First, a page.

Sit Down and Shut Up!
I am what would be classified as
the PERFECT Perfectionist! That’s not a good thing…believe me. The fear of
speaking in public began very early in my life. Every time a teacher chose me
to read aloud in class, I panicked, afraid that I would get tongue tied and be
laughed at by my classmates. That led me to always sitting in the back of the
classroom and trying to blend in so that the teacher never called on me. Those
who know me today would never believe that I was a shy, timid child at one
My biggest FEAR in life is being embarrassed in front of a bunch of people. As a young teenager I dreamed of becoming a fashion model, among other things. Who would believe that shy, timid child would put herself in a position of being front and center?
The determined teenager that I was, however, was not going to let a little fear of public opinion stand in my way. I was determined, thinking that by being thoroughly prepared I could handle anything.
I put into action my plan of attending finishing classes, etiquette classes…classes on how to walk correctly (yes, walk). My first introduction into the world of modeling was a small local pageant in which there was a talent portion.
Now it’s probably good to mention here that one of my other dreams as a teenager was becoming a singer like Barbra Streisand. So, I thought how nice it would be to combine two of my dreams into one! Wrong!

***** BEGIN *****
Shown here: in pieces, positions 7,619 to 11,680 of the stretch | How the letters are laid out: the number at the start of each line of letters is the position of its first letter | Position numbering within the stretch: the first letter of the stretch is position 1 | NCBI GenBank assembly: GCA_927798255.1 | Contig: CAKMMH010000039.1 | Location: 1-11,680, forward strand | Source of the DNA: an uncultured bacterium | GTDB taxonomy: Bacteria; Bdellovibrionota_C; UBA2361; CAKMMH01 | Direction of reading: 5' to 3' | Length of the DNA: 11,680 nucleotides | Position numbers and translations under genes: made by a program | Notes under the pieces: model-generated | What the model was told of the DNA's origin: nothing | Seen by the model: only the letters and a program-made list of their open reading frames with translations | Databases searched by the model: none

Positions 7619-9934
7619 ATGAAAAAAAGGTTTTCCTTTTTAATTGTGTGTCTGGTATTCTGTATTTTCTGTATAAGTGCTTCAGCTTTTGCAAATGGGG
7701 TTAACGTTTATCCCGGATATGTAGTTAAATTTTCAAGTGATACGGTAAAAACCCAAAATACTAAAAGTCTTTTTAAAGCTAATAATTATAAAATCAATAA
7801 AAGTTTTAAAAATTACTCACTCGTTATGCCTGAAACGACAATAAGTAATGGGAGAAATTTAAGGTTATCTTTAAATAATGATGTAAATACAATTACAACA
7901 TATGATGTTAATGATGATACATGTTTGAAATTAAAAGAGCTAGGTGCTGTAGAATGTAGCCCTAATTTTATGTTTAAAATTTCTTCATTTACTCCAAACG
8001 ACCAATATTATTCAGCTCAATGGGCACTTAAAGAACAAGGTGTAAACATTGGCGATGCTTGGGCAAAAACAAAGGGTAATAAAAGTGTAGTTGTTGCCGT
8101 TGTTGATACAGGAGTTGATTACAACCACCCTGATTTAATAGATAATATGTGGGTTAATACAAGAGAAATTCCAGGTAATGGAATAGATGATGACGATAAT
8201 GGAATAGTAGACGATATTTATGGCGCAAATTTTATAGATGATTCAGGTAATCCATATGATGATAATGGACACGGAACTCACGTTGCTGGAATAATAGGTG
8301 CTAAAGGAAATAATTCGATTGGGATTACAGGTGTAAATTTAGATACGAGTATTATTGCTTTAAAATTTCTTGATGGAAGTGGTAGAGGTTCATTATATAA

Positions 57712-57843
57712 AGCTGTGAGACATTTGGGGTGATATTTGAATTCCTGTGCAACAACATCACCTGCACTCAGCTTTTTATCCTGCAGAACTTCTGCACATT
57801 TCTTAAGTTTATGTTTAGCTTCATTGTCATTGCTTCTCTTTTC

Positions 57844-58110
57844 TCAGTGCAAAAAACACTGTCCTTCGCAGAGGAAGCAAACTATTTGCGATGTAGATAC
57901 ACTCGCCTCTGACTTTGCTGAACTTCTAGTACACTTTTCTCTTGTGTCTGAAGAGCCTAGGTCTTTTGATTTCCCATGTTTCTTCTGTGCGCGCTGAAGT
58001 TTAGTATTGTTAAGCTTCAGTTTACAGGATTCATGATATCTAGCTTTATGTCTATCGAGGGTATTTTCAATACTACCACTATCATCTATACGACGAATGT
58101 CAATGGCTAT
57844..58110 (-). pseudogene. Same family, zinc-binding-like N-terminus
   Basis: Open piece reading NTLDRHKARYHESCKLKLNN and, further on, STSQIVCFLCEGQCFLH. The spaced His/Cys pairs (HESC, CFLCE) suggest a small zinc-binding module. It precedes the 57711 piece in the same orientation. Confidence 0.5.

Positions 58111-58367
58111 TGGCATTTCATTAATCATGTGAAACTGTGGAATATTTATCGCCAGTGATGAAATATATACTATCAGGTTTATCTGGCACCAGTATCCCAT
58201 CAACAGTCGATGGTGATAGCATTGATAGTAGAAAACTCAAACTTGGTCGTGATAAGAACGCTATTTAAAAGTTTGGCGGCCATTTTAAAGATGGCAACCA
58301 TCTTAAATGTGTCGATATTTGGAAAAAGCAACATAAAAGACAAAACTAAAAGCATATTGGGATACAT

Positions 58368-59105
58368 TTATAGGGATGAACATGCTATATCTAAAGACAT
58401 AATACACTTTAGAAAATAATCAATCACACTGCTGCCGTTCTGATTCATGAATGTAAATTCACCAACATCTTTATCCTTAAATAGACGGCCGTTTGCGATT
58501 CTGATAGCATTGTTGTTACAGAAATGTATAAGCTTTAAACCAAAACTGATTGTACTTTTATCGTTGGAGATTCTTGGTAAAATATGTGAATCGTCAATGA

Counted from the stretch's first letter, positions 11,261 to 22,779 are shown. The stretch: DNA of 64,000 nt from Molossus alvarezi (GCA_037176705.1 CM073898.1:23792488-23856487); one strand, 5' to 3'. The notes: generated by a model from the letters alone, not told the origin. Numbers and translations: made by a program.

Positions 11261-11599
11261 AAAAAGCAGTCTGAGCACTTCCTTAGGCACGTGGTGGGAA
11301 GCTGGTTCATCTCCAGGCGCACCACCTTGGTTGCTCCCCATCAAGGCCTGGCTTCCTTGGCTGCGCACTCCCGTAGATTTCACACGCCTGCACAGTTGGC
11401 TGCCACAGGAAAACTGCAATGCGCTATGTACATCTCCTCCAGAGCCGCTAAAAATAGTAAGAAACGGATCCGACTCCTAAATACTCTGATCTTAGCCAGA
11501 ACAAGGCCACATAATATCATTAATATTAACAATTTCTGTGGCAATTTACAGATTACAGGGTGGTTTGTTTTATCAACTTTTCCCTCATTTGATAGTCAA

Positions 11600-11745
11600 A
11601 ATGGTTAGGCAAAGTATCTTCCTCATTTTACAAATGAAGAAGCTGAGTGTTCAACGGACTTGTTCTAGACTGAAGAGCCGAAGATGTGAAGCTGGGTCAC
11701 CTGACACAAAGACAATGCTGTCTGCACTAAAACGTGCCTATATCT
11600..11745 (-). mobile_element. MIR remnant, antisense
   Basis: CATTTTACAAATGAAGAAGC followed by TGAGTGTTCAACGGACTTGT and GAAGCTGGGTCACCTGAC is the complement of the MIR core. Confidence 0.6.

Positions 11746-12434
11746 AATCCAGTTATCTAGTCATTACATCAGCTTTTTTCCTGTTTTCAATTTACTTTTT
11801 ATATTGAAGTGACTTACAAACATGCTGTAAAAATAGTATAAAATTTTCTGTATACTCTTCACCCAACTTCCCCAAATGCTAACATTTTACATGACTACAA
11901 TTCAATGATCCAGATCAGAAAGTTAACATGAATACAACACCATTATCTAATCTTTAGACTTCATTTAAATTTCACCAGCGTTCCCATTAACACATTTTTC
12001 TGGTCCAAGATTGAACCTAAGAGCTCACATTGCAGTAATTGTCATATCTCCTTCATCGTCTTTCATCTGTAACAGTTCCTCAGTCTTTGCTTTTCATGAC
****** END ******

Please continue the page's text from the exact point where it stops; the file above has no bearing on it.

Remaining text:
I practiced and practiced and had the song “People” by Barbra down pat. Come the day of the pageant I managed to make it through all of the portions without a hitch until the talent portion. I stood there frozen. I couldn’t remember the first words of the song. My mind was an absolute blank. So much for being prepared - I didn’t take stage fright into account. That was my first and most memorable introduction to being on stage in front of hundreds of people.
I was totally humiliated. Throughout my high school years, I retreated to two of my other dreams, art and writing. Staying out of the limelight I joined the school newspaper and yearbook staff.
My opinion is that perfectionism is what drives the fear of Public Speaking in most people. It’s not the fear of speaking…it’s the fear of not being perfect. We have been speaking since we were toddlers…the act of communicating is innate. Speaking is not what holds us back. What holds us back is the idea of having to speak in front of others and doing it wrong. What will they think of me? Will they understand? Will they agree or buy into what I’m selling?
I went to college late in my career and studied Marketing and Management Information Systems (database design for those who don’t know) at the University of Central Florida. UCF had a policy that involved incorporating real life skills required in the business world to prepare their students for life outside of academia. One of these policies involved having to work within teams on projects in every class and presenting (in a formal environment) findings, convincing both students and teachers of our position.
Being the determined Perfect Perfectionist that I was, I was determined to be prepared and enrolled myself in Toastmasters. This actually was a good thing. Toastmasters helped me get over my fear by constantly forcing me to practice and deliver. In time, public speaking began to become more natural…although never easy.
Research shows that the #1 fear in America is public speaking…beating death as #2. That’s funny to me and amazing. Perhaps it’s because once you are done speaking you’re still here to suffer the criticism and aftermath, whereas “death”, well what can I say…who gives a crap!